ISSA 'ambushed' with marketing ploy at Champs
Dr Walton Small, president of the Inter-Secondary Schools Sports Association (ISSA), organisers of the just-concluded GraceKennedy Boys and Girls' Athletic Championships, admitted grave concern over the involvement of student athletes in guerilla marketing and promised stiff penalties in the future.
Small was speaking in reference to the Class One boys' 200m post-race celebrations of Calabar titan Michael O'Hara, who, after crossing the line in first place, shed his official Calabar team kit, revealing a green, red and white singlet with the words 'Be Extraordinary' - the tagline of telecommunications company Digicel, which shortly afterwards welcomed the 18-year-old as its newest brand ambassador.
Digicel is a direct competitor to LIME, an official sponsor of the championships.
Small admitted that ISSA was caught out by the marketing ploy, but warned that it would be looking at discouraging a repeat in an effort to protect sponsors and student athletes.
The Wolmer's Boys' School principal said that tough penalties - possibly ranging from points deductions to bans for athletes involved - may be implemented going forward, noting that the organisation would be seeking legal advice and that he would be meeting with Jamaica Athletics Admi-nistrative Association (JAAA) president, Dr Warren Blake, to discuss the matter on a wider scale.
"I have to confess that this is something that we will have to get expert advice on," Small said. "ISSA, as an organisation, will have to sit and look at this to make sure that corporate Jamaica does not infringe on the rights of the students and schools, and really what we saw in this case was something entirely new for us.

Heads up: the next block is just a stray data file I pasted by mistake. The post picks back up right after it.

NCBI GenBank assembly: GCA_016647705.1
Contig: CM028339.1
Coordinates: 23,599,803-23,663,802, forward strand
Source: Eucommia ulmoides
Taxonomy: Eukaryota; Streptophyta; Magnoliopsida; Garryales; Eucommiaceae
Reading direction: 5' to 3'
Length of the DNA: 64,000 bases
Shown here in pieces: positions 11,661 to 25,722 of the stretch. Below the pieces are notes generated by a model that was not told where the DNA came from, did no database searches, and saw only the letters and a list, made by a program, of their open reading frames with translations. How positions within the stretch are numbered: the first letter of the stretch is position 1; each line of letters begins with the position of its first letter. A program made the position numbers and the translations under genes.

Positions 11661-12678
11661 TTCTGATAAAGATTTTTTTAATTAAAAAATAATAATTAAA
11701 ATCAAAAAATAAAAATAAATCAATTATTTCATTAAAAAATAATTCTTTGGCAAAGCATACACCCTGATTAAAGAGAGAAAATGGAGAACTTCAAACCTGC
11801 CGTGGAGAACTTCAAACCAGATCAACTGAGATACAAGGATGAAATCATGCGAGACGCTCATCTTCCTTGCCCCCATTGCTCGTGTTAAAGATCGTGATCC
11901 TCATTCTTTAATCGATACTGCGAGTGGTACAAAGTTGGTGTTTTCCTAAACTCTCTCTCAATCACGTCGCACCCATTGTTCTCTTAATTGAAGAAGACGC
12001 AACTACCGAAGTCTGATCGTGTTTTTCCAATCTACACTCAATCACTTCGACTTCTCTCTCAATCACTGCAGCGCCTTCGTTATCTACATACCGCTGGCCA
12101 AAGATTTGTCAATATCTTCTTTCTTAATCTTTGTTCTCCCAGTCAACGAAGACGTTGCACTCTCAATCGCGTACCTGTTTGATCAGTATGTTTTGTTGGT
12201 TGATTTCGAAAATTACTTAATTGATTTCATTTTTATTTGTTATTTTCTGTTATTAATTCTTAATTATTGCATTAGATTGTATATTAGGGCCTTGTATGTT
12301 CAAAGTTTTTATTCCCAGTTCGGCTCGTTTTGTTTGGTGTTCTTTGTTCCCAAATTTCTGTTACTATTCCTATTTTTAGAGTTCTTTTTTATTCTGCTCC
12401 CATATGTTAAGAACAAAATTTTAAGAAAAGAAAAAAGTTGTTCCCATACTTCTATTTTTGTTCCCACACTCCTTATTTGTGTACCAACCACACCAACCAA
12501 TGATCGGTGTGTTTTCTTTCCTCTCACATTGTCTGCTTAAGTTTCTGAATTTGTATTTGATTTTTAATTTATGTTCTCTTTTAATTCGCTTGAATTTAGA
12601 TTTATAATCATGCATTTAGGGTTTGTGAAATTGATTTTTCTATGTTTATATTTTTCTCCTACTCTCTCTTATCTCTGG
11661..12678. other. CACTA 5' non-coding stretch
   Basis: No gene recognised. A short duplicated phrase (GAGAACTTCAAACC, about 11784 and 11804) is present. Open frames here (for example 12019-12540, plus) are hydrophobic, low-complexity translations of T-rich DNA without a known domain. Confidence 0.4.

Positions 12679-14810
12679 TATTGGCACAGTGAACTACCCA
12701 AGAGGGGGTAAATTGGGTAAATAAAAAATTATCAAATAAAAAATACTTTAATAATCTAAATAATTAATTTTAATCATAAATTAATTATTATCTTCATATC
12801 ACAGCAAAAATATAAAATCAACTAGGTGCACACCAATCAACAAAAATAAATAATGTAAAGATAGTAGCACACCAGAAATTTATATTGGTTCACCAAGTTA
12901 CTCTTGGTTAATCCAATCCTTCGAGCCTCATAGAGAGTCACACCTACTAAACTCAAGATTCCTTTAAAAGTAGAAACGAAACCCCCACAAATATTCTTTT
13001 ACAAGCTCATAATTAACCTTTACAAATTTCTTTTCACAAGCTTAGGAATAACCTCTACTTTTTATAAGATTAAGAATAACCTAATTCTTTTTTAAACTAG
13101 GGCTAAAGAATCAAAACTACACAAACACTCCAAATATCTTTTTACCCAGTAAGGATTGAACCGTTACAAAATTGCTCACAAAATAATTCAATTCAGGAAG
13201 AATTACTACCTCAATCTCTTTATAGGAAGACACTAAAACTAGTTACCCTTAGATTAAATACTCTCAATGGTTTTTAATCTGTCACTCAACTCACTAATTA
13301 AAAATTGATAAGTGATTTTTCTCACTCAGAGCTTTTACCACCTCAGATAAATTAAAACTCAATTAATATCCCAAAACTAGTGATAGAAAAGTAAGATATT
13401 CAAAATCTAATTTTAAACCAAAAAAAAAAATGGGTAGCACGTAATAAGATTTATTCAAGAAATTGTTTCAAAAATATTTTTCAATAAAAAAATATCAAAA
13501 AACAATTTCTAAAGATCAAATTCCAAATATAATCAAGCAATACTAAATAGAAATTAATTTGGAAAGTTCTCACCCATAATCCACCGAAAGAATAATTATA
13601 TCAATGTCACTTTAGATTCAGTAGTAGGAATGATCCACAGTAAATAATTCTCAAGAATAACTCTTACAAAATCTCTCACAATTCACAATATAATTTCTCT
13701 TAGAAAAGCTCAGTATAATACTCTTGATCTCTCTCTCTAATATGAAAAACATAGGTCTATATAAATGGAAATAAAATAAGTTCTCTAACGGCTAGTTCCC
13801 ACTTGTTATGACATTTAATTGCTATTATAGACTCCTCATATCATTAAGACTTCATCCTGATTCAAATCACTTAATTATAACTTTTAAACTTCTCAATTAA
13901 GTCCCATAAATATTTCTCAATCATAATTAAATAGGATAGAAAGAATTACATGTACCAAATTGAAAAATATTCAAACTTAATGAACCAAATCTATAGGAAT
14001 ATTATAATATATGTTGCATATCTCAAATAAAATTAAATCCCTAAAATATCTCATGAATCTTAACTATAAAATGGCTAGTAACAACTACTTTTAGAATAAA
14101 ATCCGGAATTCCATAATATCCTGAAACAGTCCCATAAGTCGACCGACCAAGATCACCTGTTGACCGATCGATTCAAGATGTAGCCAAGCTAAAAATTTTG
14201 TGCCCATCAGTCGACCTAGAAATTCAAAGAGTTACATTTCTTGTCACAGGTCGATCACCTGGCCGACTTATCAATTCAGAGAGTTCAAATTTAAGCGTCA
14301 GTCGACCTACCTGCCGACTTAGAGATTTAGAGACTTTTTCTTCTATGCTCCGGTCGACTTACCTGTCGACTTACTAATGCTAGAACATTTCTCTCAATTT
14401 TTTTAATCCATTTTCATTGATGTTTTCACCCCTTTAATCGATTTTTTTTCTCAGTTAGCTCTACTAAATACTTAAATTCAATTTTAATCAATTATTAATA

"Champs is getting bigger and better and the corporate giants will want to use it as a platform for marketing. We are very concerned, though, and we are seeing it for the first time where there is heavy ambush marketing and students are now being used.
"This is something that will have consequences for the students and the schools. It can affect students going to college overseas and we have to be very careful," added Small, referring to US collegiate rules, which stipulate that students with certain financial support are not eligible for athletic scholarships.
"We must warn as a first step and it could mean that the athlete could be sanctioned by losing points and the athlete might not be able to represent the country," Small said.
"This is going to force us at ISSA to look into our rules, educate our members and stakeholders, and be vigilant against any breaches," he outlined.
"This is a schoolboy and schoolgirl championships. You are here to represent your school. This is not about the individual and, therefore, we have to be mindful and have to make sure that corporate Jamaica does not exploit the students in any way. We know that in the amateur circles, there can be immediate sanctions. We will be meeting with the JAAA on Monday (today) to look at the rules that we must put in place to ensure that it doesn't happen," Small added.
The O'Hara endorsement represents Digicel's latest investment in Jamaican athletics. In addition to its foray into the local development circuit with the Digicel Grand Prix series, the company also sponsors the MVP Grassroots Clinic, along with standouts such as Javon Francis, Shelly-Ann Fraser-Pryce and Usain Bolt.